Gujarat court acquits 19 persons accused of killing 17 Muslims during post-Godhra violence

Image used for representational purposes | Photo: Newsbytes

The acquittal comes at a time when a controversy is going on in India over the BBC documentary India: The Modi Question, which questioned Prime Minister Narendra Modi’s alleged inaction during the 2002 Gujarat riots while he was the state’s chief minister.

TCN Correspondent 

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NEW DELHI — Invoking the principle of “corpus delicti”, a sessions court at Halol in Gujarat’s Panchmahal district on 24 January (Tuesday) acquitted 19 persons accused of killing 17 Muslims — including two children — in the post-Godhra riots in the state in 2002.

The incident occurred on 28 February 2002 at Delol village in the district’s Kalol Taluka. The bodies alleged to have been of the victims were burned to the extent that no DNA profiling of the charred bone pieces could be done.

This led Additional Sessions Judge Harsh Trivedi to acquit the accused — concluding that the prosecution failed to prove the case at hand. 

Applying the concept of “corpus delicti”, the court observed in the judgment, “There should be a body or at least a body of evidence for police to work with before charging someone with the murder case. When someone goes missing and police don’t have a body or at least a body of evidence, how can the police further proceed or work with which that does not exist.”

“Corpus delicti” is a Latin phrase that translates to “body of the crime.” It generally refers to the principle that no one should be convicted of a crime without sufficient evidence that a crime must be proved to have occurred.

Judge Trivedi said there is a general rule not to convict anybody unless “corpus delicti” can be established — that is until the dead body has been found. 

“When the forensic reports in the instant case indicated that no DNA profiling results would be obtained from the completely charred bone pieces, then automatically rule of Corpus Delicti was required to be considered,” he noted.

The court further concluded that the prosecution could not prove the suspected place of crime — with bodily remains not being recovered from the suspected place of the offence. 

The court also noted that the prosecution failed to establish beyond doubt the presence of the accused at the site of the offence or their specific role in the crime. That it failed to recover the alleged weapons used to carry out the crime from the accused and that there was no inflammable substance found at the suspected site of crime.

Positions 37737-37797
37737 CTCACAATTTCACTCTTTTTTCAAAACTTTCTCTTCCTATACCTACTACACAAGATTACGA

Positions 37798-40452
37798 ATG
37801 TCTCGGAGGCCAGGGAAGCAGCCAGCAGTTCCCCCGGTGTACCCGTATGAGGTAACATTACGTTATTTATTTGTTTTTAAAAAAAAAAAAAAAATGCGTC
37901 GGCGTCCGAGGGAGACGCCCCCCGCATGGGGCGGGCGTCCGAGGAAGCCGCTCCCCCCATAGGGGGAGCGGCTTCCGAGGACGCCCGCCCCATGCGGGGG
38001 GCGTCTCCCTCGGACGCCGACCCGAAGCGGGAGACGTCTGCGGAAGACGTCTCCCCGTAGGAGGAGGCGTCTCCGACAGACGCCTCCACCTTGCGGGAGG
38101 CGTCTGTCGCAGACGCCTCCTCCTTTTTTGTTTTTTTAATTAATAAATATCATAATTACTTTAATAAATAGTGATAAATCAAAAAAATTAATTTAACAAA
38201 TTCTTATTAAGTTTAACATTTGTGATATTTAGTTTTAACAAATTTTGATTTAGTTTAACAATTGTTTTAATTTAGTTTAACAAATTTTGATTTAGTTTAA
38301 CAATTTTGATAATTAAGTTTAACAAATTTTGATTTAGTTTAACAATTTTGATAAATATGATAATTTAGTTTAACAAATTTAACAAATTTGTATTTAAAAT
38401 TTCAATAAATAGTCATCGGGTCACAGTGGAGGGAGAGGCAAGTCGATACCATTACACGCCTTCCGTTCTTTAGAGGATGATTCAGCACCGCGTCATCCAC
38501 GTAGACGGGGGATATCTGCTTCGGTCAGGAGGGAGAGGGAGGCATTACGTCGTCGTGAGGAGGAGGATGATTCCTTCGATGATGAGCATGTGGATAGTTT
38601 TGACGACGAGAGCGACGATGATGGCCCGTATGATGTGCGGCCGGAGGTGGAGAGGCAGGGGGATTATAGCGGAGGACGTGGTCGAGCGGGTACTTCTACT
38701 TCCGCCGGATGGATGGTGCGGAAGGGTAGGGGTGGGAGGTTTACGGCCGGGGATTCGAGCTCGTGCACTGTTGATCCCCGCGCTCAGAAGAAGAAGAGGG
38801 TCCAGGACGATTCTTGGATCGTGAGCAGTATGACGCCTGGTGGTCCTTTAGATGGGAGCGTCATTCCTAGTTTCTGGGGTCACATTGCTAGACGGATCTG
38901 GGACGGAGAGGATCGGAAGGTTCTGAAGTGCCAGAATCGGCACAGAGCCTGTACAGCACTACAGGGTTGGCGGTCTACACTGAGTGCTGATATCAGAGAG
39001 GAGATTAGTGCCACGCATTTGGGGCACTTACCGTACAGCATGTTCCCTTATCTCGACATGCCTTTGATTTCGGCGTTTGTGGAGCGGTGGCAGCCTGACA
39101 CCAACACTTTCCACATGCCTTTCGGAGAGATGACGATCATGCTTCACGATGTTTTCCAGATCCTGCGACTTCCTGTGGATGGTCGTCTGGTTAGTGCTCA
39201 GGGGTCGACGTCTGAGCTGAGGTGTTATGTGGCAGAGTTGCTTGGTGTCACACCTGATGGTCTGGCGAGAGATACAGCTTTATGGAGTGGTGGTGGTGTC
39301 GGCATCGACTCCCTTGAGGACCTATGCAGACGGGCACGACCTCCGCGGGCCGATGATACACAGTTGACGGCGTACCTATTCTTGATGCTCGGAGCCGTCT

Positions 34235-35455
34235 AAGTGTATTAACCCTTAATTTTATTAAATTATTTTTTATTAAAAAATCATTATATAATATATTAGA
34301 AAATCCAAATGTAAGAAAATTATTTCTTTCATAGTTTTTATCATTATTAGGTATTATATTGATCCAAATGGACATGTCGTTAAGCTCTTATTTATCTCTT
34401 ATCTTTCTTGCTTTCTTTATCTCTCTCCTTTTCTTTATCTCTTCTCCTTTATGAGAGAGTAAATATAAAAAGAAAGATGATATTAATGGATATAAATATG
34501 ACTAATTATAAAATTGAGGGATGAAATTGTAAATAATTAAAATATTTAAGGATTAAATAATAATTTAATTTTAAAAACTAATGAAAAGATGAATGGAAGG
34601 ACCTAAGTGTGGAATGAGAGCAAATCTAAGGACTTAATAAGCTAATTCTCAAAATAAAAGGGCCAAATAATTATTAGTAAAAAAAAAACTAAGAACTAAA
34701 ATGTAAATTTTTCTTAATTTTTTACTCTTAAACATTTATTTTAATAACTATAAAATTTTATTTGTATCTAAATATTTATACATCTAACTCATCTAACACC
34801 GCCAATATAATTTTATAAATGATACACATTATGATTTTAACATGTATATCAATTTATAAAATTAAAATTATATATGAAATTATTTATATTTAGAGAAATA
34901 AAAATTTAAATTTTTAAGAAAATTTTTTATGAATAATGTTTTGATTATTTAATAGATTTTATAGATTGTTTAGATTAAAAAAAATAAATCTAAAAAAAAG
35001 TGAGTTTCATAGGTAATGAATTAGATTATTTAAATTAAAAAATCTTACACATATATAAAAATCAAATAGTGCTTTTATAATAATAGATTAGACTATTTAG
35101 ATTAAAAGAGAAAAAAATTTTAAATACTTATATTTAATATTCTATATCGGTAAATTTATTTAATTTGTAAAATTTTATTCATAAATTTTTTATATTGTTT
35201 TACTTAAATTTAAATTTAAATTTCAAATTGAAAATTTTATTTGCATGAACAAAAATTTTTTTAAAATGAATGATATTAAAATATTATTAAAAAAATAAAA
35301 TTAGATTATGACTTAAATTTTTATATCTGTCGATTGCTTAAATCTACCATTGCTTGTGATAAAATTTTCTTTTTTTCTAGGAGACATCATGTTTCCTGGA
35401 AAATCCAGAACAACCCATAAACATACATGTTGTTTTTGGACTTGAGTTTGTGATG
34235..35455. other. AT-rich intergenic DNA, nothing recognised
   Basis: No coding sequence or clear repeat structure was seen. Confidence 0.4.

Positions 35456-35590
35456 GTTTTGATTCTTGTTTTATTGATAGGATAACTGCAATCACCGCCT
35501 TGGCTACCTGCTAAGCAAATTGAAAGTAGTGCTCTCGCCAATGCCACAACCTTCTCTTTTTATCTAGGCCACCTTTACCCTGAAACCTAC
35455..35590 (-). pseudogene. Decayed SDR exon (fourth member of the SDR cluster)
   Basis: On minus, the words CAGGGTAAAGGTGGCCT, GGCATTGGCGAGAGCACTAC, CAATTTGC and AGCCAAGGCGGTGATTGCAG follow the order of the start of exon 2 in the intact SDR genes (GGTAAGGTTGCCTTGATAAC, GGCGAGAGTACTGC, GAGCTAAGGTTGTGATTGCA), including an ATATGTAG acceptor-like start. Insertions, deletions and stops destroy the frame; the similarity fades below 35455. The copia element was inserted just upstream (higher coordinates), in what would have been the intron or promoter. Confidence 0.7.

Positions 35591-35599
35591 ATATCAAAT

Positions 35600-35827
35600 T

The accused were arrested for allegedly killing 17 persons, the bodies of whom were allegedly burnt to destroy the evidence. 

The communal pogrom in the state along the western coast of India had erupted following four coaches of the Sabarmati Express was torched by a mob near Godhra town in Panchmahal on 27 February 2002 — killing 59 passengers. Most of the victims in the train were karsevaks (volunteers) who were returning from Ayodhya.

Based on a complaint wherein several Muslims at the Kalol relief camp who had fled from the Delol village alleged their family members are missing, a First Information Report (FIR) was lodged

A resident of another relief camp also lodged a complaint, stating that he had fled his house in the village with his son to save themselves from a mob of 150-200 people and that there were 18 Muslims from the village who were missing.

An investigation into the first FIR led to the recovery of charred bones. During the probe, the investigators also found out other residents, who too had lost their family members. Claiming that they had seen the accused murdering their family members with weapons like axe and swords, the witnesses identified 20 people as accused — alleging that the latter were part of the murderous mob. 

However, the investigating authorities could not recover the arms used in the crime.

Subsequently, another FIR for the same incident was registered in 2004 (two years after the incident) — naming the 19 accused who were taken into custody. A chargesheet in the case was filed in 2004 and charges were framed — leading to the beginning of the trial. 

Five of the accused died during the trial that went on for around 18 years to result in the acquittal of the rest 14 accused — Sureshbhai Patel, Kiritbhai Joshi, Akshay Kumar Shah, Jinabhai Rathod, Narendra Kumar Kachhiya, Alkesh Kumar Vyas, Nasibdar Rathod, Dilip Kumar Bhatt, Dilip Sinh Gohil, Yogesh Kumar Patel, Nirav Kumar Patel, Ashokbhai Patel, Killol Jani and Mukesh Bharvad.

On 15 August last year, 11 rapists of Bilkis Bano, who was gang-raped and seven members of her family were killed while they were fleeing their village during the 2002 riots, were released under the Gujarat government’s remission policy — citing their “good behaviour”. They were sentenced to life imprisonment.

In June 2022, the Supreme Court dismissed a petition filed by Zakia Jafri — the widow of Ex-Congress MP Ehsan Jafri who was killed in the violence after his Gulberg Society came under attack. She had challenged the closure report filed by the special investigation team (SIT). The top court discarded the allegations of a larger conspiracy by high state functionaries, including the then Gujarat Chief Minister Narendra Modi who is now prime minister, and 63 others.